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Most, but not all, Rolling Stones stagehands get paid for work July 11

Most of the union stagehands who worked at the Rolling Stones concert July 11 have gotten new paychecks to replace the ones that bounced in late July.

However, a few of the 204 stagehands, in the words of the Stones themselves, can’t get no satisfaction.

Among those for whom new paychecks still haven’t arrived is the Rev. Kirk A. Laubenstein, who was among the first to speak out when his check from a payroll management company bounced in late July.

Gary Syracuse, business agent for Local 10 of the International Alliance of Theatrical Stage Employees (IATSE), said, “I can say 99 percent” of the workers have received new checks from Big Whitey Productions, a Long Island company that was hired by promoter AEG Live to handle stagehand labor and payroll services for the Rolling Stones show. The firm is named after its owner, Dennis White, who reportedly had some of his bank accounts frozen as part of a legal issue.

Some of the 100 or so union stagehands whose checks bounced after they deposited them in late July are wary.

“When I got the call to work the One Direction show, because it was also at Ralph Wilson Stadium, my first question was, ‘Who is doing the payroll?’ ” said Justin Booth, executive director of GObike Buffalo, who has been a union stagehand since 1999, working as a rigger. “I wasn’t going to work for a company that did that the last time; that put a bad taste in my mouth. I certainly don’t blame the union, but it’s not a situation you would expect to happen in any job.”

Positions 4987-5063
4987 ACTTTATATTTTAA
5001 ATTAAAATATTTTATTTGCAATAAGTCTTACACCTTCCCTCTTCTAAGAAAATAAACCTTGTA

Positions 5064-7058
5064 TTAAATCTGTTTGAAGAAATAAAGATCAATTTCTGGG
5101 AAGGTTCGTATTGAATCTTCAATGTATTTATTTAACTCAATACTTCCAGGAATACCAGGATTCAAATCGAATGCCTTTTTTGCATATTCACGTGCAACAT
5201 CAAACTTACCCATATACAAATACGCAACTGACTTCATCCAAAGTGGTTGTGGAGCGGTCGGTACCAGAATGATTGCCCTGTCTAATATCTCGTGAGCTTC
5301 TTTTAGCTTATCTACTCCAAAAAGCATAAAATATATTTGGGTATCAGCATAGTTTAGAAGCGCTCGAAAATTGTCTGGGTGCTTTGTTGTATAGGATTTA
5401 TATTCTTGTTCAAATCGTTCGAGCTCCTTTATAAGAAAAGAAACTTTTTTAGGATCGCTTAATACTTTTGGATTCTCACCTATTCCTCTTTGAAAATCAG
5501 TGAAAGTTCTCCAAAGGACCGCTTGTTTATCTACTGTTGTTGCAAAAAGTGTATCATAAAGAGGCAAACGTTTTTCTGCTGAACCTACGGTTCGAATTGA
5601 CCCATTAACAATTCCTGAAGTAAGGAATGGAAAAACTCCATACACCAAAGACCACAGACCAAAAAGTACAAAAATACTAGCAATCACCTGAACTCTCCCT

Laubenstein, who said he is owed $250 for his work on the show, said, “For me, it has been frustrating to say that least. I still have not been paid, and we are now going on nearly two months.”

Laubenstein, who did move to a different house a few weeks after working the show, said, “Moving certainly may have complicated things,” but added, “My mail seems to be getting forwarded OK though.”

But even those who have gotten paid still have to provide documentation of the bank fees they were charged in order to get those reimbursed.

Both Laubenstein and Booth said the reports they got from their banks that they were being fined for depositing a check that bounced did not list the amount of the fees. For them and other workers, getting documentation of the amount they were fined will require a trip to a bank.

For Laubenstein, Buffalo pastor and executive director of the Coalition for Economic Justice of Buffalo, getting that documentation took Laubenstein about 45 minutes.

“We will not be paid for any of the hassle,” he said, “Which is frustrating to say the least, so truthfully they owe us much more than just the fee back — they owe us for the time we spent running around” to get the documentation.

Given the amount of time it took Laubenstein to get the needed fee document, Booth said he might just not bother. “It’s almost more of a hassle than is worth it,” he said. “My bank statement says that I was charged $15, but I’m not sure that is going to be enough documentation.”

Documenting and then getting reimbursement for all the bank fees stagehands is also creating extra work for the union office.

Now that most members have been paid for their work, Syracuse said, “I guess I will say I’m happy enough, but all in all it was not a good experience. The show itself was a good experience, and it put a lot of our guys to work, so I was happy about that. But this was an unfortunate situation that hasn’t happened in my 27 years doing this.”

It’s unlikely that the union will deal with Big Whitey again, Syracuse said. For events at First Niagara Center, payroll is handled by the venue, and Live Nation, the promoter that presented One Direction and books concerts at Darien Lake, doesn’t use a middleman either. The Rolling Stones concert, said Booth, “was a strange situation.”

“I just want to be paid and to move on,” said Laubenstein.


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